If you find yourself writing and running the same code before the WHILE loop and at end of the WHILE loop body, consider switching to a simple loop.

Example

I write a procedure to calculate overdue charges for books; the maximum fine to be charged is $10, and I will stop processing when there are no overdue books for a given date. Here is my first attempt at the procedure body:

DECLARE
   l_fine PLS_INTEGER := 0;
   l_date DATE := SYSDATE;
   l_overdue_count NUMBER;
BEGIN
   l_overdue_count := 
      overdue_pkg.countem (
         borrower_id => borrower_in,
         l_date);
   
   WHILE (l_overdue_count > 0 AND l_fine < 10)
   LOOP
      update_fine_info (l_date, l_one_day_fine);
 
      l_fine := l_fine + l_one_day_fine;
      l_date := l_date + 1;
      l_overdue_count :=
         overdue_pkg.countem (
            borrower_id => borrower_in,
            l_date);
   END LOOP;

As is readily apparent, I duplicate the assignments of values to l_overdue_count. I would be far better off rewriting this code as follows:

DECLARE
   l_fine PLS_INTEGER := 0;
   l_date DATE := SYSDATE;
   l_overdue_count NUMBER;
BEGIN
   LOOP
      EXIT WHEN 
        (l_overdue_count <= 0 OR l_fine >= 10)
      
      update_fine_info (l_date, l_one_day_fine);
      
      l_fine := l_fine + l_one_day_fine;
      
      l_date := l_date + 1;
 
      l_overdue_count :=
         overdue_pkg.countem (
            borrower_id => borrower_in,
            l_date);
   END LOOP;

Benefits

You avoid redundant code, always bad news in a program, since it increases maintenance costs and the chance of introducing bugs into your code.

Challenges

If you have established a habit early on of writing WHILE loops, it can be hard to (a) notice the redundancy and (b) change your style.

CTL-07: Never declare the FOR loop index.

PL/SQL offers two kinds of FOR loops: numeric and cursor. Both have this general format:

FOR loop index IN loop range
LOOP
   loop body
END LOOP;

The loop index is either an integer or a record; in either case, it's implicitly declared by the PL/SQL runtime engine. The scope of the loop index variable is restricted to the body of the loop (between the LOOP and END LOOP statements).

You should never declare a variable for the loop. If you do declare the loop index variable, you are actually declaring a completely separate (recordtype or numeric) variable that will (best case) never be used or (worst case) used outside the loop in a way that is confusing and likely to introduce errors.

Example

The developer who worked on the library management system before Jim (a PL/SQL novice) created this procedure to delete books from the collection by title:

CREATE OR REPLACE PROCEDURE remove_titles (
   title_in IN book.title%TYPE,
)
IS
   CURSOR book_cur
   IS
     SELECT isbn, author FROM book
      WHERE title LIKE title_in;
   book_rec book_cur%ROWTYPE;
BEGIN
   FOR book_rec IN book_cur
   LOOP
      te_book.rem (book_rec.isbn);
   END LOOP;
END;

It works just fine (no bugs reported), but Jim has been asked to modify the procedure to display the last book removed. So he adds this code after the FOR loop:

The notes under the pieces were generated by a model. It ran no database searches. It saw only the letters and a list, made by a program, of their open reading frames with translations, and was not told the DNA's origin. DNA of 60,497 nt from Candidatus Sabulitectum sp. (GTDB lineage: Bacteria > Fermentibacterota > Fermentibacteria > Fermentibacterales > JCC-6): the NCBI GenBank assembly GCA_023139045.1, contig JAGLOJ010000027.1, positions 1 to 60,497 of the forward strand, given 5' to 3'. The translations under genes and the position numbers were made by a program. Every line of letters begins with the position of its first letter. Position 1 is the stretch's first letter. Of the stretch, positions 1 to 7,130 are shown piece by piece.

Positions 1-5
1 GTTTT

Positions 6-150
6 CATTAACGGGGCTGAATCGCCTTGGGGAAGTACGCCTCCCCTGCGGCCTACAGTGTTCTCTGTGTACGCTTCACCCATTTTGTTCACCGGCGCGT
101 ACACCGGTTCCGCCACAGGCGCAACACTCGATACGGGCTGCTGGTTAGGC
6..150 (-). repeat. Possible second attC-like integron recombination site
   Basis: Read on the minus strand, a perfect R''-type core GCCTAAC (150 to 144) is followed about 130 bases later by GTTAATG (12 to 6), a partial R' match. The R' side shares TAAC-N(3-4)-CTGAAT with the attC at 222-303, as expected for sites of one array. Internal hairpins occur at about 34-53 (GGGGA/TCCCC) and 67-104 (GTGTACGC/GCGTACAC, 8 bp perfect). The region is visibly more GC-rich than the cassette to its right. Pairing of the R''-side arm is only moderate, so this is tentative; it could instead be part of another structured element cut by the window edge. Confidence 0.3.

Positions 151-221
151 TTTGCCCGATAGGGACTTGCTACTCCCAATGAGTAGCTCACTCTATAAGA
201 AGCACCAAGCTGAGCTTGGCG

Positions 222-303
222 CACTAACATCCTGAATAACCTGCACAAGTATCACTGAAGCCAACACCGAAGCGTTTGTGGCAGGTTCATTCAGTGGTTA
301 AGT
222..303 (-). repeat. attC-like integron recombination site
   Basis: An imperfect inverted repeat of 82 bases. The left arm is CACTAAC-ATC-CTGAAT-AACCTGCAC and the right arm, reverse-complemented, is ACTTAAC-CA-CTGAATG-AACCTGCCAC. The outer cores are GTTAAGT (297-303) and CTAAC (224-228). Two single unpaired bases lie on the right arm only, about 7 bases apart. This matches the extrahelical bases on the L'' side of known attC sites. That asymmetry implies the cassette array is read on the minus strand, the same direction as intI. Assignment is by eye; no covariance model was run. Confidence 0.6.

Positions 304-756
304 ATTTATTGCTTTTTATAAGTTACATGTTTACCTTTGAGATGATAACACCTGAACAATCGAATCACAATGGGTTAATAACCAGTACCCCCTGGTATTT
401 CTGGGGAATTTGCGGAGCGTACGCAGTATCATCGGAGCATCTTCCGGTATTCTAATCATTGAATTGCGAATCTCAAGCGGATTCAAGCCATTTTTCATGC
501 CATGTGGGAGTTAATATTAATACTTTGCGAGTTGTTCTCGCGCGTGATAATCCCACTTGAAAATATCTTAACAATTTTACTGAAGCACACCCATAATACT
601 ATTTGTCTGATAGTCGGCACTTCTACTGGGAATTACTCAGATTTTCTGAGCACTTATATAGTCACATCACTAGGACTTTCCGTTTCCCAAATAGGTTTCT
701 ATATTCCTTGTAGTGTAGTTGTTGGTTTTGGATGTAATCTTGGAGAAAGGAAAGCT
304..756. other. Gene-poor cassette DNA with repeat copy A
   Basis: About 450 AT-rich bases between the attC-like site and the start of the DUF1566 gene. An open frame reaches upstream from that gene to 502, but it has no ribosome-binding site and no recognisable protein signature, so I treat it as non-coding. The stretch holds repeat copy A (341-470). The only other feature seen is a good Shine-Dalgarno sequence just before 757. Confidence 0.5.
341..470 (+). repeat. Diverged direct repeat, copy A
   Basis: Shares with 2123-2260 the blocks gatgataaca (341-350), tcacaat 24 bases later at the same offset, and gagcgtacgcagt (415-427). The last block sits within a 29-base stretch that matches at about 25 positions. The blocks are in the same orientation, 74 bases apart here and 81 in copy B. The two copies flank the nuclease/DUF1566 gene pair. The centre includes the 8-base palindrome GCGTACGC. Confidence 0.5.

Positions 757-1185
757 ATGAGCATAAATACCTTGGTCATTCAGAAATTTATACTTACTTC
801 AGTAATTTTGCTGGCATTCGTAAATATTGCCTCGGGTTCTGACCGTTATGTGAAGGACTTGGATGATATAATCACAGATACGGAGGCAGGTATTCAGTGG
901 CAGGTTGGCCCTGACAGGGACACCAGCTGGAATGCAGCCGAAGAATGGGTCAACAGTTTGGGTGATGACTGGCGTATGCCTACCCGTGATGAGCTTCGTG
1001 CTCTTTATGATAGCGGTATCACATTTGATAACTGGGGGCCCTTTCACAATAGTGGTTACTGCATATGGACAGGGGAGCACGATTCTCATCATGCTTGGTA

END LOOP;
   pl (book_rec.isbn || ' - ' || 
       book_rec.author);
END;

The code compiles, but Jim spends the next two hours banging his head against the wall trying to figure out why the last book information keeps coming up NULL. He doesn't question the existing code, since it worked and was written by a high-priced consultant. It must be Jim's fault.

In fact, the original code was faulty. The declaration of book_rec was unnecessary and made Jim's error possible.

Benefits

By avoiding unnecessary code, you make it less likely for programmers to introduce errors into the code at some later point.

You need not take out "programmer's insurance": "Gee, I don't know if I need to declare that or not, so I'd better declare it." Instead, you make certain you understand how PL/SQL works and write appropriate code.

CTL-08: Scan collections using FIRST, LAST, and NEXT in loops.

A collection in PL/SQL is like a single-dimensional array. A collection differs from an array, however, in that two of the three types of collections (nested tables and index-by tables) can be sparse, which means that the defined rows in the collection need not be sequentially defined. You can, in other words, assign a value to row 10 and a value to row 10,000, and now rows will exist between those two.

If you scan a collection with a FOR loop and the collection is sparse, the FOR loop tries to access an undefined row and raise a NO_DATA_FOUND exception. Instead, use the FIRST and NEXT methods to scan forward through a collection, and use LAST and PRIOR to scan backwards

Example

I have decided to help all of my co-programmers by providing a package that offers a standard collection type (list of strings) and some utility programs to manipulate collections defined on that type. Here is the package specification:

CREATE OR REPLACE PACKAGE mycollection
IS
   TYPE string_tt IS TABLE OF VARCHAR2 (2000)
      INDEX BY BINARY_INTEGER;
 
   PROCEDURE show (list_in IN string_tt);
 
   FUNCTION eq (list1_in IN string_tt, list2_in IN string_tt)
      RETURN BOOLEAN;
END mycollection;

By using this package, I can easily declare a collection, display its contents, and even compare two collections of the same type to see if they are equal. That sounds handy! The implementation of this utility package, however, will determine how widely my code is used. Here's my first attempt:

CREATE OR REPLACE PACKAGE BODY mycollection
IS
   PROCEDURE show (list_in IN string_tt)
   IS
   BEGIN
      FOR indx IN list_in.FIRST .. list_in.LAST
      LOOP
         pl (list_in (indx));
      END LOOP;
   END show;